At night, relax the mind (and soul) with fun activities like night kayaking or paddleboarding at the lagoon, or go bar hopping through the blue cobblestone streets. You can also plan to have a sit-down dinner at La Mallorquina, the Island's oldest restaurant specializing in Spanish food such as asopao, gazpacho, arroz con pollo, and paella.
Day three: Follow the Taíno route
The second day was pretty ambitious; that's why you're heading out on a road trip to continue your historic adventure around Puerto Rico. Today is time to learn about the Taínos, the first known inhabitants of Puerto Rico. The Taínos were scattered all around the Island, and parks and caves still conserve most of its petroglyphs. Dress comfortably, as you will be doing some hiking and walking during your indigenous expedition.
To start your day, grab a hearty breakfast at your hotel, a nearby restaurant like Chocobar Cortés, or a local panadería. Set your GPS to the town of Utuado in the mountainous region of the Island to discover the Ruta Taína. At the Centro Ceremonial Indígena Caguana, you'll find the most comprehensive Taíno archeological site. Situated an hour and a half from San Juan, the park includes ten plazas or bateyes, over 20 large petroglyphs, stoneware, and other utensils to be seen. The park tour inspires a deeper connection to Puerto Rico's history on a spiritual level, as the place provides a quiet and beautiful setting.
While in Utuado, you can stop by Joya de Santana, an indigenous cemetery that keeps the inscriptions of ancient stones of the Jauca river; or check the monument dedicated to Cacique (chief) Don Alonso in the town's square. You can also tour the Café Gran Batey coffee plantation to learn about the growing and roasting coffee process and sample a freshly brewed cup. Suppose you're feeling adventurous and dare to try something different. In that case, you can book a canyoning experience along the Tanamá river, where you can also find archeological sites and petroglyphs.
Before departing back to San Juan, finish your day with dinner at Hijos del Josco. You'll find some of the best tostones and mojitos in the area in this small restaurant.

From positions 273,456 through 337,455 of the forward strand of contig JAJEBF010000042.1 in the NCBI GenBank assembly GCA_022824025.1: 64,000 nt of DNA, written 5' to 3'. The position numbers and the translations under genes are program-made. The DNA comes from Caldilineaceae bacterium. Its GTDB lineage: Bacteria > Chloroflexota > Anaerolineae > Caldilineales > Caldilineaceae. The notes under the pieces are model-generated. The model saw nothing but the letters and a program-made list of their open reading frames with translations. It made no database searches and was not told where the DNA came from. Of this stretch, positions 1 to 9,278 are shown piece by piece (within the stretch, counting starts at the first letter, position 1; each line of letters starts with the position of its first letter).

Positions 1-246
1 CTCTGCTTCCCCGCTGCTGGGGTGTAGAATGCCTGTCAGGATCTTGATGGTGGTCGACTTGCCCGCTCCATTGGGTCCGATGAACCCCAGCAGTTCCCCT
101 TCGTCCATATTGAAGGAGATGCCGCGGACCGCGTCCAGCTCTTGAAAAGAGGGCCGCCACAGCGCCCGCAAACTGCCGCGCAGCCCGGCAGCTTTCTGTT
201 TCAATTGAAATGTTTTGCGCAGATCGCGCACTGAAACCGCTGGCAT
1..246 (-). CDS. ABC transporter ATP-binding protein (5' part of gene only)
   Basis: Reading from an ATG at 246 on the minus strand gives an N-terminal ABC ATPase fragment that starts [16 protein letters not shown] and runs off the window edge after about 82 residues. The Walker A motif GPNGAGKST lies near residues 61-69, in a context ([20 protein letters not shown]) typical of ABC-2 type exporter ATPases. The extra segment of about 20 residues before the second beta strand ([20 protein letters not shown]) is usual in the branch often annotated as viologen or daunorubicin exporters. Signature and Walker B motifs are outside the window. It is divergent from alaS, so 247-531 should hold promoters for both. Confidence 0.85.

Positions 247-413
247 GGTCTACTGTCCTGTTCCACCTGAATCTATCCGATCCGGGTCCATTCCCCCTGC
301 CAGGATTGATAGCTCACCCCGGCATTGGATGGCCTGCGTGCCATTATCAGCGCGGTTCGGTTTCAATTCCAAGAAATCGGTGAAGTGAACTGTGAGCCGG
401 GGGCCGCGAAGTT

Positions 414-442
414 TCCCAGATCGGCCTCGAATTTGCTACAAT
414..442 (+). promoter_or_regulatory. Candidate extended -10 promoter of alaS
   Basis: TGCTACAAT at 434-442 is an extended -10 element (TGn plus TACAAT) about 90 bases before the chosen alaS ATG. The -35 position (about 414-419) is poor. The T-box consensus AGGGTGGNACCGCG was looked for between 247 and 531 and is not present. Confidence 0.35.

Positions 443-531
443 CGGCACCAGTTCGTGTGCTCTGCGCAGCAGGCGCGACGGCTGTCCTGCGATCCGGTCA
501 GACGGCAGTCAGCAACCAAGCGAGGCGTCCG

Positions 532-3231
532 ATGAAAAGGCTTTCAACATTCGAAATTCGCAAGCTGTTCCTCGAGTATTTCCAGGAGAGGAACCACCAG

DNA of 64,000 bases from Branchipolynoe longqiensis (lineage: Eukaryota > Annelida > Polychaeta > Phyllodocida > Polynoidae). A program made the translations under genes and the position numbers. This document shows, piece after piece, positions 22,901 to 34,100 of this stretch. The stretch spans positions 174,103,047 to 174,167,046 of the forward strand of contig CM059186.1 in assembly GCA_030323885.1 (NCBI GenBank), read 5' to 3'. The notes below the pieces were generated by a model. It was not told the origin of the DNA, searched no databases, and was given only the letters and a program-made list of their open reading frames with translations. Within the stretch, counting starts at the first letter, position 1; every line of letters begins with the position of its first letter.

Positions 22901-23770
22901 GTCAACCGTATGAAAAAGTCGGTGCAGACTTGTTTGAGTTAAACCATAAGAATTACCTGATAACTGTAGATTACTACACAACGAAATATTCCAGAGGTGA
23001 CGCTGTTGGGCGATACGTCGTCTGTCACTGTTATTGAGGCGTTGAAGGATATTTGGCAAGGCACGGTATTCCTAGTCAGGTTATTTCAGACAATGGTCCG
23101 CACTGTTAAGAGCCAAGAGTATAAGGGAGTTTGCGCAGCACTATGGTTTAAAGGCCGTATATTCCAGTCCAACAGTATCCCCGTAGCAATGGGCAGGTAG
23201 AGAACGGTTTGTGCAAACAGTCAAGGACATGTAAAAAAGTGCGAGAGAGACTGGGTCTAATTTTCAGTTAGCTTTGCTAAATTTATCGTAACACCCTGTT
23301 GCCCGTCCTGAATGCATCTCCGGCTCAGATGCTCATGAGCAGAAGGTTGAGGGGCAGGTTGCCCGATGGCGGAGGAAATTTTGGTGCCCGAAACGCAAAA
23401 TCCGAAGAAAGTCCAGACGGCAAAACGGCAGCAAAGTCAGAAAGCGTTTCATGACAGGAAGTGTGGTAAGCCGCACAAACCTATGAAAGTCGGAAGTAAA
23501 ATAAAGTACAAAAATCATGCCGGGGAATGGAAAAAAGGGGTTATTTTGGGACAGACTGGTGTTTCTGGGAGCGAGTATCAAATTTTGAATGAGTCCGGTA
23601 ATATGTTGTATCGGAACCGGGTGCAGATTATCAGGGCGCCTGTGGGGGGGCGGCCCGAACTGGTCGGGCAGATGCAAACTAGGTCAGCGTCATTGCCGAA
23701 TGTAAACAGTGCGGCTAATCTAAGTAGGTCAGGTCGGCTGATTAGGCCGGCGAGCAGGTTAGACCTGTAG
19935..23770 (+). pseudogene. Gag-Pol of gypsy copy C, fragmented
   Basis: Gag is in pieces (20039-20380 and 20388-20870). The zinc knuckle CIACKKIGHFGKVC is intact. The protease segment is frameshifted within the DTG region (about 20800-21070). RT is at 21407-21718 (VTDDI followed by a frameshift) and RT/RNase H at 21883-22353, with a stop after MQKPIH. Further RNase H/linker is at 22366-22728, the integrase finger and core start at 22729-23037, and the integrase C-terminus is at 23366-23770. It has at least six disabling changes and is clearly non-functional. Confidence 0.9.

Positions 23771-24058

Day four: Feel the African beat
Your trip is missing one crucial ingredient to the Puerto Rican mix: African Culture. Last but not least, experience the rhythms, cuisine, and vibrancy of our Afro ancestors by visiting the town of Loíza on the east coast of Puerto Rico.
The African heritage can be seen all around the town, from the colors of the municipality's flag to murals, the food at the chinchorros, and the music. The town is known as the "Capital of Traditions," and you can learn why at the Batey de los Hermanos Ayala, a center dedicated to highlighting the folklore. There, you'll find a small house turned museum full of instruments and other keepsakes that have passed down through many generations of the Ayala family. This intricate group has kept the tradition of vegigante crafting and teaching the sounds and movements of bomba and plena. You'll either catch a performance or end up dancing in the middle of the plaza.
Right across the batey is Samuel Lind's art studio and home, a local artist representing Puerto Rican culture worldwide. From the moment you set foot in his house, you can feel the energy of Puerto Rico's yesteryear seeping through. Most days, you can find Mr. Lind walking around or working; you can get a guided tour of the home by the artist himself.
On your way to the next stop, the Cueva María de la Cruz, stop by El Sazón de Sylvia, a small kiosk by the side of the road where you'll have the best alcapurrias in the east region. Once at the cave site, take a class on the turban's history and how to wrap it. You can even purchase some while you're there.
Of course, on your way back to your hotel, you must pass by Piñones, Puerto Rico's most picturesque ocean drive. Enjoy local dining with beachfront views like Hook'd, Agüeybanó Bar & Grill, or El Nuevo Acuario and taste the delicious mofongo with red snapper or lobster.
Day five: ¡Hasta luego!
It is your last day in Puerto Rico… for now, and you should make the most of it. Spend a few hours lounging by your hotel's pool or head out to soak in the Caribbean sun a few extra hours. Head over to El Escambrón beach for some beach bumming. You can also hit the cobblestone streets for a final dosage of history in a small museum like the Museo del Mar to learn about Puerto Rico's maritime culture and do some last-minute local shopping.